Lower Back Pain and Sciatica


LOWER BACK PAIN from a lower back strain. 

The most common back problem.

This is the area where many people will have their first experience of back pain. It often starts whilst lifting something or during strenuous exercise BUT can just as likely start by getting out of the shower, leaning over a desk to pick up a pen etc etc. Symptoms are generally

1/a deep dull ache to one ( or both sides  ) of the lower back.

2/ a sharp stabbing pain on bending, turning in bed, WHILST STANDING UP FROM SITTING etc.

3/ some mild to strong sciatic pain ( pins and needles, ache, shooting pain ).

Frequently ( with rest and anti-inflammatories ) the problem resolves. In fact studies have shown that 62% of lower back strains self resolve within 6 weeks. This statistic explains why GPs are keen just to give some pain killers and tell people to come back if needed. They know that over half of their patients will get better anyway!

These problems are generally due to joint strains between the vertebrae ( and/or the sacrum – the joints are called facet joints ) PLUS a significant amount of localised inflammation that is irritating a nearby nerve.



Everybody has heard about a “slipped disc”. This is a poor description of what could be a “bulging disc” or at worst a “prolapsed disc”. A true disc problem is more likely when

1/ a vigorous movement or an awkward lift ( involving bending and twisting ) started the pain.

2/ Sitting is frequently very painful either immediately or within minutes.

3/ The sufferer cannot stand up straight and is often very twisted to one side.

4/ Sciatic pain can be unbearable.

Pain is caused in these situations by direct pressure from the disc onto a nerve OR in the worst situations where the contents of the disc – a tooth pasty substance – causes an intense pain reaction with the contents of the spinal canal.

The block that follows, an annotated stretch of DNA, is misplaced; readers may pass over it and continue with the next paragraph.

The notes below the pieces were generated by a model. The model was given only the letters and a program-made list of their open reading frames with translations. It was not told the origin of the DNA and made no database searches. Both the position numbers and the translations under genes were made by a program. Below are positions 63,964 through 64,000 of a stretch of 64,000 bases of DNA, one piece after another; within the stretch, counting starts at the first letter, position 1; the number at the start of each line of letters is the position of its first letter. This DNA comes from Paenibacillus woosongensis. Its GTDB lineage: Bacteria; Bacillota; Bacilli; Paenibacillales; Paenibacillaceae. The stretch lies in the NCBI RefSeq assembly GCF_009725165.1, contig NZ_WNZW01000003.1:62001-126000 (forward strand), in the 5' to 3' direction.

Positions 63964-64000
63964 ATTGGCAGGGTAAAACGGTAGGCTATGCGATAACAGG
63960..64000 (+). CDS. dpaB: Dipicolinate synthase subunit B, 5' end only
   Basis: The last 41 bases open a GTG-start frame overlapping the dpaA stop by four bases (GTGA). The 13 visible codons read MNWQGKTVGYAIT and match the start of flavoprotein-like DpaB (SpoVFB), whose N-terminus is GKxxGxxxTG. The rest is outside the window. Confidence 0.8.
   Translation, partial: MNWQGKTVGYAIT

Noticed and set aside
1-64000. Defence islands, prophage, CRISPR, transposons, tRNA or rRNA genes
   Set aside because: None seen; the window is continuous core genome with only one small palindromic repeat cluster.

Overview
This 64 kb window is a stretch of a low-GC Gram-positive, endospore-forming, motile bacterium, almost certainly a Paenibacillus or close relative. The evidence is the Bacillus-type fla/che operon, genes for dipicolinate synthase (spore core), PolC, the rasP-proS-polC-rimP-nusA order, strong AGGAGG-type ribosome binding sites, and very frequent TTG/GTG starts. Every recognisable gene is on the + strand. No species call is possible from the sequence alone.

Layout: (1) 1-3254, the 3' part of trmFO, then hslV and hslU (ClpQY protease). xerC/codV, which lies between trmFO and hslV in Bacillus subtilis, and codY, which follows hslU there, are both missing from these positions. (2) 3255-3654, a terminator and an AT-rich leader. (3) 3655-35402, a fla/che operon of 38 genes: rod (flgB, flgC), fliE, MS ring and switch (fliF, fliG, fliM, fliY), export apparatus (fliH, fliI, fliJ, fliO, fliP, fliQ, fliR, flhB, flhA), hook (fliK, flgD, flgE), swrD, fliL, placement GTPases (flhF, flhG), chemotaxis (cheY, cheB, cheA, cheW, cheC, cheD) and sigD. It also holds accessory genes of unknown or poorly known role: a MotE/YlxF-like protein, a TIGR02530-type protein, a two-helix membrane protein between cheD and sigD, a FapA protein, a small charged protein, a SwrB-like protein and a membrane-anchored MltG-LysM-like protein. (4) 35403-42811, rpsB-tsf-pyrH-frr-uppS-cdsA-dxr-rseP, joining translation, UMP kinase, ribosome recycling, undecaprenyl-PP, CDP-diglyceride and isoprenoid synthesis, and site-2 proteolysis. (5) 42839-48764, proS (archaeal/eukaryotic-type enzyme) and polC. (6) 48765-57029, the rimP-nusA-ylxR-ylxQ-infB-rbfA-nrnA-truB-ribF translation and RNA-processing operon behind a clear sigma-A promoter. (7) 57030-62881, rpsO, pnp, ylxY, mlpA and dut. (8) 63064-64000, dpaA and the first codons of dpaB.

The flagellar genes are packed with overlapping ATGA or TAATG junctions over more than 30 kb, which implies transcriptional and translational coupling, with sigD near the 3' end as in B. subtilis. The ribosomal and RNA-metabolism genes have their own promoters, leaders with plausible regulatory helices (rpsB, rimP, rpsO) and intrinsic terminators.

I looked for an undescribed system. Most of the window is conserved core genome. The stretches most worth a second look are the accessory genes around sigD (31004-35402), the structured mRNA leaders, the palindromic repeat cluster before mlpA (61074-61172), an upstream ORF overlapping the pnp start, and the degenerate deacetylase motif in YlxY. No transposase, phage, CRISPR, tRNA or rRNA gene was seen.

Osteopathy can help the most common lower back problem very effectively. Firstly, it helps the patient immediately if they can be reassured that it is very probably NOT a disc problem. Then a mixture of joint mobilisation, movement ABOVE the affected area, plus some acupuncture ( if the patient is willing to try ), tissue/muscle stretching, use of a good dosage level of anti-inflammatories PLUS postural awareness means that the person should be 50-60% better after 2 treatments.

Back strains with no disc involvement can still sometimes be EXTREMELY painful. A proper examination is necessary to find out what is happening.



This is when someone has pain and/or pins and needles and/or numbness going down from the back ( or buttocks ) down the legs.

If the sensations are more around the groin and the front of the thighs, the problem is being caused in the middle to higher part of the lumbar spine. If it is going down the back off the legs, affecting the calf muscles and even the feet and toes then the problem is from the lowest two joints in the back.

Sciatica can range from a vague annoyance e.g a numb spot on a calf muscle to be awful pain down the whole leg. It can be intermittent OR constant. There are 4-5 main scenarios.